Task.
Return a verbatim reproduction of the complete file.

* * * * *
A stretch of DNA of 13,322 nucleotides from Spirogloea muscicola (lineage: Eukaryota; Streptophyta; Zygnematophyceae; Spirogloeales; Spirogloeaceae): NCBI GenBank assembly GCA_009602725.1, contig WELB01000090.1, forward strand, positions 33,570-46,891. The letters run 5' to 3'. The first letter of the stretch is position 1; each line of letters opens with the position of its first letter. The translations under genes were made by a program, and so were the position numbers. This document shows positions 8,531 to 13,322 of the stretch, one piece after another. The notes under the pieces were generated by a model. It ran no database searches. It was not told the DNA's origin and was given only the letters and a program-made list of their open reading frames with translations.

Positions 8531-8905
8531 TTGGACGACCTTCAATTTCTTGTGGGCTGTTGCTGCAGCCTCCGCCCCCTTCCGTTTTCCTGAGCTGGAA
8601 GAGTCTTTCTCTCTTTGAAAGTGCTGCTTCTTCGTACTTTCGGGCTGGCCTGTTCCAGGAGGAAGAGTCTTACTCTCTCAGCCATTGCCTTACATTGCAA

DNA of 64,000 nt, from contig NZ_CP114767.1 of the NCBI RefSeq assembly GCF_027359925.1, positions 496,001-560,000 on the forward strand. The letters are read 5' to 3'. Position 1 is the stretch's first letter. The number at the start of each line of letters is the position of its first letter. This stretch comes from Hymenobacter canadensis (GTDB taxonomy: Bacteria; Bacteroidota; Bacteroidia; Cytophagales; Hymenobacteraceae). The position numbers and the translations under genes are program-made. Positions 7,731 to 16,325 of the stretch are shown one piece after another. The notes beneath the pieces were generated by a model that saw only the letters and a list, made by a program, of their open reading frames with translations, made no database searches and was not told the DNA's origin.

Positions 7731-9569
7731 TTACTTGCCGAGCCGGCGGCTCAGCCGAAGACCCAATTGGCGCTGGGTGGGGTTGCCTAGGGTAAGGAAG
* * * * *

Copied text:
A stretch of DNA of 13,322 nucleotides from Spirogloea muscicola (lineage: Eukaryota; Streptophyta; Zygnematophyceae; Spirogloeales; Spirogloeaceae): NCBI GenBank assembly GCA_009602725.1, contig WELB01000090.1, forward strand, positions 33,570-46,891. The letters run 5' to 3'. The first letter of the stretch is position 1; each line of letters opens with the position of its first letter. The translations under genes were made by a program, and so were the position numbers. This document shows positions 8,531 to 13,322 of the stretch, one piece after another. The notes under the pieces were generated by a model. It ran no database searches. It was not told the DNA's origin and was given only the letters and a program-made list of their open reading frames with translations.

Positions 8531-8905
8531 TTGGACGACCTTCAATTTCTTGTGGGCTGTTGCTGCAGCCTCCGCCCCCTTCCGTTTTCCTGAGCTGGAA
8601 GAGTCTTTCTCTCTTTGAAAGTGCTGCTTCTTCGTACTTTCGGGCTGGCCTGTTCCAGGAGGAAGAGTCTTACTCTCTCAGCCATTGCCTTACATTGCAA

DNA of 64,000 nt, from contig NZ_CP114767.1 of the NCBI RefSeq assembly GCF_027359925.1, positions 496,001-560,000 on the forward strand. The letters are read 5' to 3'. Position 1 is the stretch's first letter. The number at the start of each line of letters is the position of its first letter. This stretch comes from Hymenobacter canadensis (GTDB taxonomy: Bacteria; Bacteroidota; Bacteroidia; Cytophagales; Hymenobacteraceae). The position numbers and the translations under genes are program-made. Positions 7,731 to 16,325 of the stretch are shown one piece after another. The notes beneath the pieces were generated by a model that saw only the letters and a list, made by a program, of their open reading frames with translations, made no database searches and was not told the DNA's origin.

Positions 7731-9569
7731 TTACTTGCCGAGCCGGCGGCTCAGCCGAAGACCCAATTGGCGCTGGGTGGGGTTGCCTAGGGTAAGGAAG